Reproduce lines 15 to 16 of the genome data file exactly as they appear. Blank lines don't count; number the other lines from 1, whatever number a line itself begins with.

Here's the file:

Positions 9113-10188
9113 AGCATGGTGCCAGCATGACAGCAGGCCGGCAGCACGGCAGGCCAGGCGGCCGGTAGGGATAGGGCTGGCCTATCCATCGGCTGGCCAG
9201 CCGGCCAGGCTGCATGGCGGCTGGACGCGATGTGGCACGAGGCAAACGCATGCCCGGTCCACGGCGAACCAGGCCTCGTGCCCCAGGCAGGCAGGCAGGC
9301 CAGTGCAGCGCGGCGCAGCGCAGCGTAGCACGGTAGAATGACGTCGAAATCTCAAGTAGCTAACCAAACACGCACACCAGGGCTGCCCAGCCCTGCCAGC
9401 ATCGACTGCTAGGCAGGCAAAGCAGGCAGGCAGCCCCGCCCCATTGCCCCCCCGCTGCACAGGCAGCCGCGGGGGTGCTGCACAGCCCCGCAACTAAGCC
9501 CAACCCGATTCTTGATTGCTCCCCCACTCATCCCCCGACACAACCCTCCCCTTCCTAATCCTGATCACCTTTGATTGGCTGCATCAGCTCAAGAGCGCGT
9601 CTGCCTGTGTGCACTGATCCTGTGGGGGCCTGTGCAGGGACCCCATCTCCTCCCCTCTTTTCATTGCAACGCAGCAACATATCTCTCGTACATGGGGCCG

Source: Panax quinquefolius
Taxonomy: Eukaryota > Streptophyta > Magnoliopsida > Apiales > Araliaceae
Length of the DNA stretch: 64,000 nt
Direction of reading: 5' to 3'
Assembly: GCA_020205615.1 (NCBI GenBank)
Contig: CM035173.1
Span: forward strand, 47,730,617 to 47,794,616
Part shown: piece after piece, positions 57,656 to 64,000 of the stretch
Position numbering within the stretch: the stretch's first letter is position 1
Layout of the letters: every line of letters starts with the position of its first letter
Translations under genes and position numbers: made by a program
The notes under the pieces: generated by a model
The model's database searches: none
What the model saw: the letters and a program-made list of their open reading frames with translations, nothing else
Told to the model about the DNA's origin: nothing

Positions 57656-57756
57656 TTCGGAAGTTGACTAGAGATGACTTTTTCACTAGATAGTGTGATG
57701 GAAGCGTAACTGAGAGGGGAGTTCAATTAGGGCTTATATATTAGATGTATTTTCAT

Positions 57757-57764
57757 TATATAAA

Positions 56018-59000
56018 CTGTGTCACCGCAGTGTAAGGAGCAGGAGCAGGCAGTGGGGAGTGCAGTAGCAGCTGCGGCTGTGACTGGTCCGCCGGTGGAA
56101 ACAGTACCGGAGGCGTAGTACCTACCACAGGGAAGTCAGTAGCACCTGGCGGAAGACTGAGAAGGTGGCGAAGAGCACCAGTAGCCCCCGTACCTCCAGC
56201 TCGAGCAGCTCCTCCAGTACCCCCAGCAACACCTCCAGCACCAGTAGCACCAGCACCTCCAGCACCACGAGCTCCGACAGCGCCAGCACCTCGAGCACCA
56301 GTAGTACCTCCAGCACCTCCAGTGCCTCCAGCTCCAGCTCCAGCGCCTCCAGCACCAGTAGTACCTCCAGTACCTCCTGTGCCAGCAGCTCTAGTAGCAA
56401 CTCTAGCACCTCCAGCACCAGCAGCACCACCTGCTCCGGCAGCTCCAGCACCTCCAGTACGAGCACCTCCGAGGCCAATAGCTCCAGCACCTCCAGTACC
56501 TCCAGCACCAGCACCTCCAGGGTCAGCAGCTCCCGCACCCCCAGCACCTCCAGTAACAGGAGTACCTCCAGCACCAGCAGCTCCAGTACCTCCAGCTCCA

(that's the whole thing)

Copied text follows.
Part shown: piece after piece, positions 57,656 to 64,000 of the stretch
Position numbering within the stretch: the stretch's first letter is position 1